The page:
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Nanotech 'bacteria bloodhounds' developed

January 7, 2012 12:06pm

Tags: Taiwan
A new bio-nanotechnology developed by Taiwanese researchers may soon help detect bacteria in blood samples quickly, without the need for long culture processes.
The new technology can help get much faster and more precise initial test results of infections and reduce the chance of fatalities or complications, Taiwan's Central News Agency reported.
"Detecting bacteria in clinical blood samples without using time-consuming culture processes will allow more rapid diagnoses," said Wang Yuh-lin, a distinguished research fellow at Academia Sinica and National Taiwan University (NTU) professor, who led the research team.
The CNA report said the benefits may include the detection of sepsis, a potentially deadly condition.
NTU Hospital's Dr. Han Yin-yi said the technology would help obtain a much faster and more precise initial test result of the infection, reducing patient fatalities and the incidence of complications.
Han said that once the technology becomes available, doctors will no longer have to engage in guesswork when prescribing drugs to patients, and antibiotic abuse will also be reduced.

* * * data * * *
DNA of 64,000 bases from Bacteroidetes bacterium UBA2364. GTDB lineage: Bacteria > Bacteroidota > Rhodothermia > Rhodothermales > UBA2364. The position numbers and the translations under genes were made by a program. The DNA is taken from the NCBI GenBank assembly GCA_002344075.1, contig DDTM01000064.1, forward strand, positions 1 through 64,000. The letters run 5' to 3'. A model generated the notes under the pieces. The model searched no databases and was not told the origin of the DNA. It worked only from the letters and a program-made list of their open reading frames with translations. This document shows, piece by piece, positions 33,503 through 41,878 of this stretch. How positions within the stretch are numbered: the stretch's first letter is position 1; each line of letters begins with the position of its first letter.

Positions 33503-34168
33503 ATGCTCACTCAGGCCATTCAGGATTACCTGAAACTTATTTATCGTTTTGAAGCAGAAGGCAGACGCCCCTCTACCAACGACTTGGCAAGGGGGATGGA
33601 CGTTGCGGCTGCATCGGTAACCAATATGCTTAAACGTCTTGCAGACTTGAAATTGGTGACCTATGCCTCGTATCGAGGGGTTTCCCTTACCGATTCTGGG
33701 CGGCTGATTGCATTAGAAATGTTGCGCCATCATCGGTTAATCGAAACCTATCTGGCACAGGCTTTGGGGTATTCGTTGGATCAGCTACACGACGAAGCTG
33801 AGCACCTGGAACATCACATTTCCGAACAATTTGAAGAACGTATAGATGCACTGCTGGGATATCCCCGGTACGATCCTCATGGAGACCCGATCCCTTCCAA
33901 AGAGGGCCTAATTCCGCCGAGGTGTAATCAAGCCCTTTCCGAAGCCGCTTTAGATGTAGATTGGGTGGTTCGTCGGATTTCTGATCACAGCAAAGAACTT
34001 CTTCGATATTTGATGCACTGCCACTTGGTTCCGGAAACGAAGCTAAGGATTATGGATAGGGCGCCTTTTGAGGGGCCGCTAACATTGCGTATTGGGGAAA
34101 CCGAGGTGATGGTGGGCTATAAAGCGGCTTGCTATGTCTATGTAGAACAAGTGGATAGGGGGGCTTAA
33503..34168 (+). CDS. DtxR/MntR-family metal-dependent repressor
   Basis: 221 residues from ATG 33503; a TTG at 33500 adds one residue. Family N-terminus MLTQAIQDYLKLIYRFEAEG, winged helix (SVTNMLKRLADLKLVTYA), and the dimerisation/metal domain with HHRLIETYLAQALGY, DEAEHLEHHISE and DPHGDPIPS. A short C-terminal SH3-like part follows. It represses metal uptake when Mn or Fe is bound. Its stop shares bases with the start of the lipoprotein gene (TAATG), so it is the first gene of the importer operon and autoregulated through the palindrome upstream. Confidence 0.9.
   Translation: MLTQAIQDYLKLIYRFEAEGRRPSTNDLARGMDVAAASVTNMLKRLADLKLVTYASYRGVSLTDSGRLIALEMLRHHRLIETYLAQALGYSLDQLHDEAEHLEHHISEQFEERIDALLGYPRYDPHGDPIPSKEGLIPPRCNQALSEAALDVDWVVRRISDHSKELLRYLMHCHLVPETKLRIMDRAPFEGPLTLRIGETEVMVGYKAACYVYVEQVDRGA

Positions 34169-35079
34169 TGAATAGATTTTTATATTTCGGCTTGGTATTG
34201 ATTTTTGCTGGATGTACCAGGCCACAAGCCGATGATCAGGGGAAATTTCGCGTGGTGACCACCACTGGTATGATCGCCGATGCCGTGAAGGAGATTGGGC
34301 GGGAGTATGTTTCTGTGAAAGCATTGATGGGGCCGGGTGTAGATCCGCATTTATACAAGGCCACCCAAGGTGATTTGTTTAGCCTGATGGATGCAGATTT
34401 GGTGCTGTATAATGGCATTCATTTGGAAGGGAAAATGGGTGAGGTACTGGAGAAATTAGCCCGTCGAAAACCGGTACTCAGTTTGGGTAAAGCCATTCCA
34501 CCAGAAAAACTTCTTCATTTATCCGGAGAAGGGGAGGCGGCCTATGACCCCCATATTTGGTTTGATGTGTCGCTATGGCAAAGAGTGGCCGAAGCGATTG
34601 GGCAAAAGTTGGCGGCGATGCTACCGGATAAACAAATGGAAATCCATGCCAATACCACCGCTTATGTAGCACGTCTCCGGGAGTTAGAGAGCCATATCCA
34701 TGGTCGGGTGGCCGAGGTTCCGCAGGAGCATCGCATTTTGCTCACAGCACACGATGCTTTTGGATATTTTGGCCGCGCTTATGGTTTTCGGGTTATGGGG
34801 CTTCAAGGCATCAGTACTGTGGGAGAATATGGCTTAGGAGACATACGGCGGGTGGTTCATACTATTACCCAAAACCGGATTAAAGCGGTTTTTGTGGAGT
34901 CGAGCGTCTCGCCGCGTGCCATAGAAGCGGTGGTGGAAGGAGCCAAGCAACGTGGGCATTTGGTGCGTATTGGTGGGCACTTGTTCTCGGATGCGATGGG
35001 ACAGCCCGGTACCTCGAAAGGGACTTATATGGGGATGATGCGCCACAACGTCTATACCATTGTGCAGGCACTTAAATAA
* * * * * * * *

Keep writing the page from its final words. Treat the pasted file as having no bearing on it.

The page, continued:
The researchers noted conventional methods require a sample preparation time ranging from days for fast-growing bacteria to weeks for slow-growing bacteria. 
NTU assistant professor Liu Ting-yu, a member of the team, said each molecule has its specific spectrum, "like every instrument that has its own distinct sound."
Scientists have used this feature to differentiate bacteria, Liu said.
He said coating silver-nanoparticle arrays with the antibiotic vancomycin using a technology called surface-enhanced Raman spectroscopy (SERS) can lead to a 1,000-fold increase in bacteria capture compared with conventional approaches.
The CNA report said vancomycin was chosen because it is one of the strongest antibiotics available and captures nearly all forms of bacteria.
Liu said the captured bacteria can then be concentrated in a special vancomycin coated module, while blood cells are excluded, making identification easier.
Accoridng to the CNA, the researchers' findings were reported in the Nov. 15 issue of the journal Nature Communications. — TJD, GMA News
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